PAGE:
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While Prime Video may not be as widely known as that “other” major video streaming service, Amazon’s on-demand platform is a force to be reckoned with.
Between its growing catalog of movies and TV shows (including several award-winning exclusives) and all the other goodies you get for being a Prime member (free two-day shipping, Prime Music access, free Kindle e-books, and unlimited online photo storage), it’s quite easy to justify the $99/year subscription cost.
You’re also aware you can access Prime Video on a handful of devices, including the web, mobile apps, Smart TVs, gaming consoles, and set-top boxes?
Well, there’s a lot more you likely don’t know – or don’t know enough about.
As with Netflix, Amazon Prime Video lets you download most TV shows and movies to watch at a later time.
Along with choosing to stream content, which requires an Internet connection, the Prime Video app lets you download select TV shows and movies to watch later, offline. This is handy whether you’re about to board a flight without Wi-Fi or want to keep the kids entertained in the back seat on a road trip but don’t want to incur data charges.
Simply tap the downward arrow instead of the play icon. The time period you have to view a downloaded title varies by title.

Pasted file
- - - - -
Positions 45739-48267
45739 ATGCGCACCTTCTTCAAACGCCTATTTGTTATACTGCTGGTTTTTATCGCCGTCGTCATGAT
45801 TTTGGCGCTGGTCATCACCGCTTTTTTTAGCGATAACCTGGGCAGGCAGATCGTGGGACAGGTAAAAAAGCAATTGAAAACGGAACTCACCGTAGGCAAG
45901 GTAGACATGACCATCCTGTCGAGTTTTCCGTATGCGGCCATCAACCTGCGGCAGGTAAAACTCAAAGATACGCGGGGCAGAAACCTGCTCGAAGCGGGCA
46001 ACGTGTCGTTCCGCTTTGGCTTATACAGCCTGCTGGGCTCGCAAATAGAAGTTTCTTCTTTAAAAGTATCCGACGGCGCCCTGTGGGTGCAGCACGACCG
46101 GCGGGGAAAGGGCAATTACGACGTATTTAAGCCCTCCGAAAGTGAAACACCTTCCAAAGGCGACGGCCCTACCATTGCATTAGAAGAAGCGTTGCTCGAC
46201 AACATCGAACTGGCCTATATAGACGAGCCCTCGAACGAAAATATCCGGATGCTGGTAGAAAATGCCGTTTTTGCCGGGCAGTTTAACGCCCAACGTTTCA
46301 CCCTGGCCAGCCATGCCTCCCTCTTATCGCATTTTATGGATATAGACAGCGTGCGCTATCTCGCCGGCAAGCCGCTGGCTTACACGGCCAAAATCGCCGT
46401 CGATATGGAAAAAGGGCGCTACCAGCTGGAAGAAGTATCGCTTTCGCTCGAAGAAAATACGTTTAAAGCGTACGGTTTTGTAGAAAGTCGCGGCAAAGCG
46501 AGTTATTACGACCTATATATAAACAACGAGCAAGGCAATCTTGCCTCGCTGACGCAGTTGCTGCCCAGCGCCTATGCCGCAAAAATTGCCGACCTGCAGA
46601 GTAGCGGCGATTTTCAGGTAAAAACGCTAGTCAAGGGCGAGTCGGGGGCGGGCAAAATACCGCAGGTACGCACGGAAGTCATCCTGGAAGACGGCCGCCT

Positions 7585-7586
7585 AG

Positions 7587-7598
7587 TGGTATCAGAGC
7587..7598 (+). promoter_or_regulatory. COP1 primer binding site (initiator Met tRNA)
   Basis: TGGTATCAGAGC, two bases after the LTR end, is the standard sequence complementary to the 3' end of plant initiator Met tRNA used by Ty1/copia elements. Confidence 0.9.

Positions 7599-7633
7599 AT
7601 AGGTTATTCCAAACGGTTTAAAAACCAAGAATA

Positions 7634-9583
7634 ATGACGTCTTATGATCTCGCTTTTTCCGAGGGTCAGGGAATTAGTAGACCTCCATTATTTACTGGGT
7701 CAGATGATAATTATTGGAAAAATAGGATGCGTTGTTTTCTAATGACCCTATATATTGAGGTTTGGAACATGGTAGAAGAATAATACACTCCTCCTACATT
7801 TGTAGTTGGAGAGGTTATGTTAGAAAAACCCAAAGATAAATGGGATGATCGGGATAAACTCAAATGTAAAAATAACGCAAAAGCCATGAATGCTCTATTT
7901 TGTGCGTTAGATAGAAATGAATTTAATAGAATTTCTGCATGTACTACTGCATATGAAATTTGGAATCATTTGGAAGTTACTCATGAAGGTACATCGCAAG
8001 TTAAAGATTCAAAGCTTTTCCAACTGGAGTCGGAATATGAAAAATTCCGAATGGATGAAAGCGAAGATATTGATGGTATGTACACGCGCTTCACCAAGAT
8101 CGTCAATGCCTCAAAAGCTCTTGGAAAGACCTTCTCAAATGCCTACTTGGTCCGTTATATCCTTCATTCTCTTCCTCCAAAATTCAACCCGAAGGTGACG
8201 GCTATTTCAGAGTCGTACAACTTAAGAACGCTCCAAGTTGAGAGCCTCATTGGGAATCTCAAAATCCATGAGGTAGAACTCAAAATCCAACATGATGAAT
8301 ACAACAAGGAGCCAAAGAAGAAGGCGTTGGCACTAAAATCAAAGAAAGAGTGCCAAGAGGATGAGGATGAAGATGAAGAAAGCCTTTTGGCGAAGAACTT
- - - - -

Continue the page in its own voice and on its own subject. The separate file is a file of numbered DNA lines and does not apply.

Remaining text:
Downloading works on the following devices: iOS, Android phones and tablets, Fire tablets (except Kindle Fire 1st Generation), and Fire phone.
Prime Video is expanding its catalog of exclusive content, including TV shows, movies, and documentaries.
Did you know Internet Movie Database (IMDb) is an Amazon.com company? Perhaps, then, it should be no surprise to see clever integration with Prime Video, in the form of “X-Ray.”
Access X-Ray on your favorite shows and movies for info on the cast and crew, behind-the-scenes footage, music, fun trivia, and more. What’s available varies on the title, but “The Tick” is an example of some compelling extra video content.
If a movie or show supports X-Ray, you’ll see a small X-Ray icon in the player window, and once selected it will pause the main video until you’re ready to resume.
Explore all the different categories of content you can browse through or type in a keyword to see what pops up.
Unless you know exactly what you want to watch, we tend to browse the catalog based on main genres like “Action” or “Comedy,” or we may tap or click through the “Recommended” or “Recently Added” sections.
But there’s a lot more buried here if you continue to scroll down. You’ll find sections like “Anime TV and Movies,” “Classic TV,” “Romance TV,” “Indian TV and Movies,” and “Oscar Winners,” to name a few.
It gets even more specific if you take advantage of the Search window. Type in “Zombie” and you’ll find nearly 100 movies and TV shows tied to that genre. The words “video game” yielded 170 results.
Those who watch Prime Video via Fire TV or Fire TV Stick can easily find something to watch – by simply asking for it.